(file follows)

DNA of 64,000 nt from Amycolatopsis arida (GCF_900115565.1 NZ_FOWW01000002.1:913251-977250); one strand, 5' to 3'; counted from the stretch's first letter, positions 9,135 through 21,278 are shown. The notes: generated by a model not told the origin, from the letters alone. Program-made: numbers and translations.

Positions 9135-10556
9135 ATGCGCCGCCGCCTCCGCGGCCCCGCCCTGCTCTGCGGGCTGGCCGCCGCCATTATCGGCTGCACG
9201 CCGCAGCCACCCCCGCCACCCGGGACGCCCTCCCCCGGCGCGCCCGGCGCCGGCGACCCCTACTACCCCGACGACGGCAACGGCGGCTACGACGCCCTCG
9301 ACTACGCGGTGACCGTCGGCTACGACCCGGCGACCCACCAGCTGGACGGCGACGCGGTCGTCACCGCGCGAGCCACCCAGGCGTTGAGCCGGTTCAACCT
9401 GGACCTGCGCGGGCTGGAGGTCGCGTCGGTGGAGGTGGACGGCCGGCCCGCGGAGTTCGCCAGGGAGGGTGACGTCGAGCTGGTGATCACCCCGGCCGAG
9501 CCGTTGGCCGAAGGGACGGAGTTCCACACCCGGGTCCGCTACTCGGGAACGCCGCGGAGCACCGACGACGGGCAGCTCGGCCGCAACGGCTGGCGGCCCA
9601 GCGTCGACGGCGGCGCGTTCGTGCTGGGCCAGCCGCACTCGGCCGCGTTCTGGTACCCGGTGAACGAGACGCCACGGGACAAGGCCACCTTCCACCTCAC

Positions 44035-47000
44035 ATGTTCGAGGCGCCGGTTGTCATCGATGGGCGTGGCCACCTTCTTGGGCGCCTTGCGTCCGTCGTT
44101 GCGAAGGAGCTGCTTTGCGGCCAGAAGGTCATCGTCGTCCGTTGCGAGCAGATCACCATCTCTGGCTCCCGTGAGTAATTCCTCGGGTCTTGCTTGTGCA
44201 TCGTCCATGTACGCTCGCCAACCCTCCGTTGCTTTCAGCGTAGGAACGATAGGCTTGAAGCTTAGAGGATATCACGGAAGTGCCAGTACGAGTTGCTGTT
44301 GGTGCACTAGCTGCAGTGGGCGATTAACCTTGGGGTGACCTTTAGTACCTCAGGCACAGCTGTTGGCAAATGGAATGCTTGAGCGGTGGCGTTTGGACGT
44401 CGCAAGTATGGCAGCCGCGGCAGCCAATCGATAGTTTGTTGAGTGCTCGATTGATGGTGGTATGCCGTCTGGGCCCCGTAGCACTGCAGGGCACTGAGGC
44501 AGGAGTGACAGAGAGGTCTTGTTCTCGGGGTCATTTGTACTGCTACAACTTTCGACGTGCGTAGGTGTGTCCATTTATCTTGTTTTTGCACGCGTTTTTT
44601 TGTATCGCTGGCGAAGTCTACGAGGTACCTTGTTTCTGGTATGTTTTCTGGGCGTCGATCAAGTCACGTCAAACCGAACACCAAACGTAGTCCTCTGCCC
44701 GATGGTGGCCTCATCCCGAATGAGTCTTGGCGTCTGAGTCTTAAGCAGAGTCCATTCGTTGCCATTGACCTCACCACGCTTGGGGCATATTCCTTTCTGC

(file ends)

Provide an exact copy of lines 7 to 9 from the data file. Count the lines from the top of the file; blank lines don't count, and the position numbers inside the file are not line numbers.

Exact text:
9501 CCGTTGGCCGAAGGGACGGAGTTCCACACCCGGGTCCGCTACTCGGGAACGCCGCGGAGCACCGACGACGGGCAGCTCGGCCGCAACGGCTGGCGGCCCA
9601 GCGTCGACGGCGGCGCGTTCGTGCTGGGCCAGCCGCACTCGGCCGCGTTCTGGTACCCGGTGAACGAGACGCCACGGGACAAGGCCACCTTCCACCTCAC

Positions 44035-47000